Last week, the European Commission, European Union (EU) lawmakers, and member states (known as a trilogue in European politics) agreed on historic reforms for cryptocurrency regulation. I caught up with the Member of the European Parliament (MEP) who was in charge of drafting of the Market in Crypto-Assets (MiCA) legislation. MEP Stefan Berger not only led the drafting of the legislation in committee, but also was responsible for incorporating compromise amendments and resolutions.
“It was important that in the end Parliament, Commission and Council took together the path of innovation and technology openness, instead the path of ban,” said Berger. In March of 2022, Berger had dealt with an attempt to thwart the mandate toward a trilogue where some sought to include a divisive provision that could have effectively banned bitcoin
In Berger’s estimation, the agreed-upon regulations in MiCA will be a ‘global role model’ that could influence how other countries move forward with crypto-asset regulations. “MiCA is a European success story. Europe is the first continent to launch a crypto-asset regulation and will be a global role model,” said Berger to me in declaring the victory. Celebrating, Berger shared with me that, “particularly as rapporteur, this is a great feeling. We set clear rules for a harmonized market that will provide legal certainty for crypto-asset issuers, guarantee a level playing field for service providers and ensures high standards for consumers and investors.”
Berger celebrated the success on Twitter, including his happiness at avoiding an outright ban on proof-of-work, when he stated, “MiCA Trilogue ‘Breakthrough!’ Europe is the first continent with crypto asset regulation. “Parliament, Commission & Council have agreed on balanced #MiCA. For me as reporter is was important that there is no ban on technologies like #PoW.”
While any immediate ban on bitcoin and proof-of-work in Europe has been avoided, a press release explaining the final version of MiCA does include some provisions affecting proof-of-work. “Actors in the crypto-assets market will be required to declare information on their environmental and climate footprint […] Within two years, the European Commission will have to provide a report on the environmental impact of crypto-assets and the introduction of mandatory minimum sustainability standards for consensus mechanisms, including the proof-of-work,” said the release.
The press release also highlights new accountability standards for crypto-asset service providers (CASP) as well. “With the new rules, [CASPs] will have to respect strong requirements to protect consumers wallets and become liable in case they lose investors’ crypto-assets,” said the release.
Other key provisions in MiCA included how the European Banking Authority (EBA) will be tasked with maintaining a public register of non-compliant CASPs and how all CASPs will need an authorization in order to operate within the EU.
Regarding stablecoins, the press release notes that, “Every so-called ‘stablecoin’ holder will be offered a claim at any time and free of charge by the issuer, and the rules governing the operation of the reserve will also provide for an adequate minimum liquidity. Furthermore, all so-called “stablecoins” will be supervised by the European Banking Authority (EBA), with a presence of the issuer in the EU being a precondition for any issuance.”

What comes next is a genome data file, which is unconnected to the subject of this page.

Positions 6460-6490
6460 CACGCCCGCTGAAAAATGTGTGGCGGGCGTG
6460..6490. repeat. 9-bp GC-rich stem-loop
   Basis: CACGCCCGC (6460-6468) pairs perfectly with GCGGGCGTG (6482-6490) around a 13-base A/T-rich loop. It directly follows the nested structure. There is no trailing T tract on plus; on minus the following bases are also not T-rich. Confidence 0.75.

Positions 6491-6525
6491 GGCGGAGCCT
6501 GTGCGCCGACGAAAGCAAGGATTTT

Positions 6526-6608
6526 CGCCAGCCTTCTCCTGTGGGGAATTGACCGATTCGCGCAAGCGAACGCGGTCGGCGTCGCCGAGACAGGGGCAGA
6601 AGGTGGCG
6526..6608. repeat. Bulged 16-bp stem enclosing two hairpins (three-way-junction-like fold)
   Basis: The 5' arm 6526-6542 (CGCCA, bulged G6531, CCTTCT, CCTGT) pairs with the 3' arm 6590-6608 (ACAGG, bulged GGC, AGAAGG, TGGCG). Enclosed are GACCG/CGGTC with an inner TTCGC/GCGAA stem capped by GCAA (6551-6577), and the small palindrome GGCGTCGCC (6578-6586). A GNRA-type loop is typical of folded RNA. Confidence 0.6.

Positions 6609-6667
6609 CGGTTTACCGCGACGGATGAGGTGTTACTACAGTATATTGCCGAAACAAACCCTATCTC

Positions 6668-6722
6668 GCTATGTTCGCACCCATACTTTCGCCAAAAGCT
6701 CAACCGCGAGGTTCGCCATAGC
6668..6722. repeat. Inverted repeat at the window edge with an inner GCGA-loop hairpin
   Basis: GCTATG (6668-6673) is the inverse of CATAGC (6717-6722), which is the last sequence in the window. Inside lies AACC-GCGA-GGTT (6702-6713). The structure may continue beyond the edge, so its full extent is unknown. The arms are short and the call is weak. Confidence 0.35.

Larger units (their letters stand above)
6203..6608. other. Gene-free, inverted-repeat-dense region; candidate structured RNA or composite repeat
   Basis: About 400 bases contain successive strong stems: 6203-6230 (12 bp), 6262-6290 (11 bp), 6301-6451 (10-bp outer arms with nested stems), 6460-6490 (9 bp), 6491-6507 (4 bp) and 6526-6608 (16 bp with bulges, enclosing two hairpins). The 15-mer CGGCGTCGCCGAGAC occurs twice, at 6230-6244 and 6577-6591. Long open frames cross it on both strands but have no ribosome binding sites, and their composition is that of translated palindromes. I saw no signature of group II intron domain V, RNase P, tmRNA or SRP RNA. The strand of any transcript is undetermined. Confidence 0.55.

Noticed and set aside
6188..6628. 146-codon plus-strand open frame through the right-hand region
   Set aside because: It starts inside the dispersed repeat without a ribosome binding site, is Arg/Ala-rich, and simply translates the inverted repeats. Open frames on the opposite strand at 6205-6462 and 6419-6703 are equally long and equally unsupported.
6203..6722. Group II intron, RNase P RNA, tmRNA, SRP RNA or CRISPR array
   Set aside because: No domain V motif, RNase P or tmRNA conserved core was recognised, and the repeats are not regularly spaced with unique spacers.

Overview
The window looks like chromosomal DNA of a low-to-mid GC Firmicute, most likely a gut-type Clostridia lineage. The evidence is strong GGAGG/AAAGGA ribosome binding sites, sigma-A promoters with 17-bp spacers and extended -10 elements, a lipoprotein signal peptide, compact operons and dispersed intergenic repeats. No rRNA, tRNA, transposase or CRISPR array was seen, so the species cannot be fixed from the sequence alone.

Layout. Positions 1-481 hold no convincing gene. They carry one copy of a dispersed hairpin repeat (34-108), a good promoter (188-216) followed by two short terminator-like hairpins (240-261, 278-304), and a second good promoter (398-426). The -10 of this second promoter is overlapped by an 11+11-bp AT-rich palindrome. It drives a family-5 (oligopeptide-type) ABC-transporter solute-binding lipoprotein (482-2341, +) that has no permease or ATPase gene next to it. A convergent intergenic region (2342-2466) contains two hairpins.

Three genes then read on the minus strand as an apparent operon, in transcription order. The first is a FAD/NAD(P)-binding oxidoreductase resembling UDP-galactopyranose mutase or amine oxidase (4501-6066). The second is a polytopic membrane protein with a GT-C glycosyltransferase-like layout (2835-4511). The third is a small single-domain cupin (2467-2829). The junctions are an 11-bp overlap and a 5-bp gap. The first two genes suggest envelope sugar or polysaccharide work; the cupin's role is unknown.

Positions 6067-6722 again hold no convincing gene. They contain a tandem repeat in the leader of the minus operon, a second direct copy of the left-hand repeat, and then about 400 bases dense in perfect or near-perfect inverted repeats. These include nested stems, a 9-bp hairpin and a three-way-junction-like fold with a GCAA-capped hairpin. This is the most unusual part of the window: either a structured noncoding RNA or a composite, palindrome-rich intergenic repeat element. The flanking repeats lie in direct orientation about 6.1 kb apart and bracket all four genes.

“Non-fungible tokens (NFTs), i. e. digital assets representing real objects like art, music and videos, will be excluded from the scope except if they fall under existing crypto-asset categories,” stated the release. However, MiCA requires that within 18 months, “the European Commission will be tasked to prepare a comprehensive assessment and, if deemed necessary, a specific, proportionate and horizontal legislative proposal to create a regime for NFTs and address the emerging risks of such new market.”
According to Berger, cryptocurrencies had been both out of scope in European legislation with divergent laws existing between the EU Members. “So far, crypto-assets, such as cryptocurrencies, have been out of the scope of the European legislation and too many often divergent laws exists in Member States,” said Berger.
Ultimately, Berger was consistent and influential in his role as a lead negotiator on the MiCA package in his desire to avoid a proof-of-work when challenged in March of 2022. His tweet on March 25 illustrates his excitement at the good news of maintaining his mandate going into the negotiations with the Trilogue, at a time when even Berger had expressed sentiments about not being sure how this would turn out because of ‘politics.’ Berger stated in the tweet, “Good news! My mandate is NOT challenged. I will now go into the trilogue negotiations with the position that there will be no #PoW ban. The EU Parliament gives me tailwind & shows innovative strength.”
For the United States, the issues related to the conflicts in state-by-state money transmission laws may face similar overhauls as both the White House and Congress will be highly focused on potentially sweeping federal legislation that could have exclusive jurisdiction over state laws. Additionally, the United Kingdom may feel similar pressure to react to how Europe has been a first-mover with crypto-asset regulation. The hypothesis of whether harmonizing consistent regulations across a continent can stabilize the currently tumultuous crypto-asset marketplace can now be tested and both the U.S. and U.K. will certainly be watching to see how the industry and marketplace reacts to the new MiCA laws in Europe.